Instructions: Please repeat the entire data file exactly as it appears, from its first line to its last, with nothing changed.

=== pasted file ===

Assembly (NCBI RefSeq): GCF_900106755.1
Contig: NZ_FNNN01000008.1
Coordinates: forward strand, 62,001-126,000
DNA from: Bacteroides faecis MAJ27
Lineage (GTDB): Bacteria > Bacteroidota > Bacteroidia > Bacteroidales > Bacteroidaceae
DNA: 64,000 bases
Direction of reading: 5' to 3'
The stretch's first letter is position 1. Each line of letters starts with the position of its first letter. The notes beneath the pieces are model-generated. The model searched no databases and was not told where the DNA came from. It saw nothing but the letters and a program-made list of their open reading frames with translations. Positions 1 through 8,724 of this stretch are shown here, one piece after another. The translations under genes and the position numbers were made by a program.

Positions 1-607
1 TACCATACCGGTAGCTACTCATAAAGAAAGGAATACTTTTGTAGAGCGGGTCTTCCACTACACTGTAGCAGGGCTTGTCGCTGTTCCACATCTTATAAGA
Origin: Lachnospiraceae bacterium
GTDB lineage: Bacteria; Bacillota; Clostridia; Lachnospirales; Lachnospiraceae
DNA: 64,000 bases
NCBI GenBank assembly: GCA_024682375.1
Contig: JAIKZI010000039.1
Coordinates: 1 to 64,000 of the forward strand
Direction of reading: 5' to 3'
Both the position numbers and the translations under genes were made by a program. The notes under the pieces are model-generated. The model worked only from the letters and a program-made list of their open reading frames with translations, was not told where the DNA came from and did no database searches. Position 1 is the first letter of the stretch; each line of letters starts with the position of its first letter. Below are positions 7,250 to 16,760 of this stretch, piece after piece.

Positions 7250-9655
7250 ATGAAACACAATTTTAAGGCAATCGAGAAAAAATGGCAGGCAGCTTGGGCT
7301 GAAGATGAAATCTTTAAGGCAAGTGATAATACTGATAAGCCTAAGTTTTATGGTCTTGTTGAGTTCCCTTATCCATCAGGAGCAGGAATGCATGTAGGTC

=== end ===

Assembly (NCBI RefSeq): GCF_900106755.1
Contig: NZ_FNNN01000008.1
Coordinates: forward strand, 62,001-126,000
DNA from: Bacteroides faecis MAJ27
Lineage (GTDB): Bacteria > Bacteroidota > Bacteroidia > Bacteroidales > Bacteroidaceae
DNA: 64,000 bases
Direction of reading: 5' to 3'
The stretch's first letter is position 1. Each line of letters starts with the position of its first letter. The notes beneath the pieces are model-generated. The model searched no databases and was not told where the DNA came from. It saw nothing but the letters and a program-made list of their open reading frames with translations. Positions 1 through 8,724 of this stretch are shown here, one piece after another. The translations under genes and the position numbers were made by a program.

Positions 1-607
1 TACCATACCGGTAGCTACTCATAAAGAAAGGAATACTTTTGTAGAGCGGGTCTTCCACTACACTGTAGCAGGGCTTGTCGCTGTTCCACATCTTATAAGA
Origin: Lachnospiraceae bacterium
GTDB lineage: Bacteria; Bacillota; Clostridia; Lachnospirales; Lachnospiraceae
DNA: 64,000 bases
NCBI GenBank assembly: GCA_024682375.1
Contig: JAIKZI010000039.1
Coordinates: 1 to 64,000 of the forward strand
Direction of reading: 5' to 3'
Both the position numbers and the translations under genes were made by a program. The notes under the pieces are model-generated. The model worked only from the letters and a program-made list of their open reading frames with translations, was not told where the DNA came from and did no database searches. Position 1 is the first letter of the stretch; each line of letters starts with the position of its first letter. Below are positions 7,250 to 16,760 of this stretch, piece after piece.

Positions 7250-9655
7250 ATGAAACACAATTTTAAGGCAATCGAGAAAAAATGGCAGGCAGCTTGGGCT
7301 GAAGATGAAATCTTTAAGGCAAGTGATAATACTGATAAGCCTAAGTTTTATGGTCTTGTTGAGTTCCCTTATCCATCAGGAGCAGGAATGCATGTAGGTC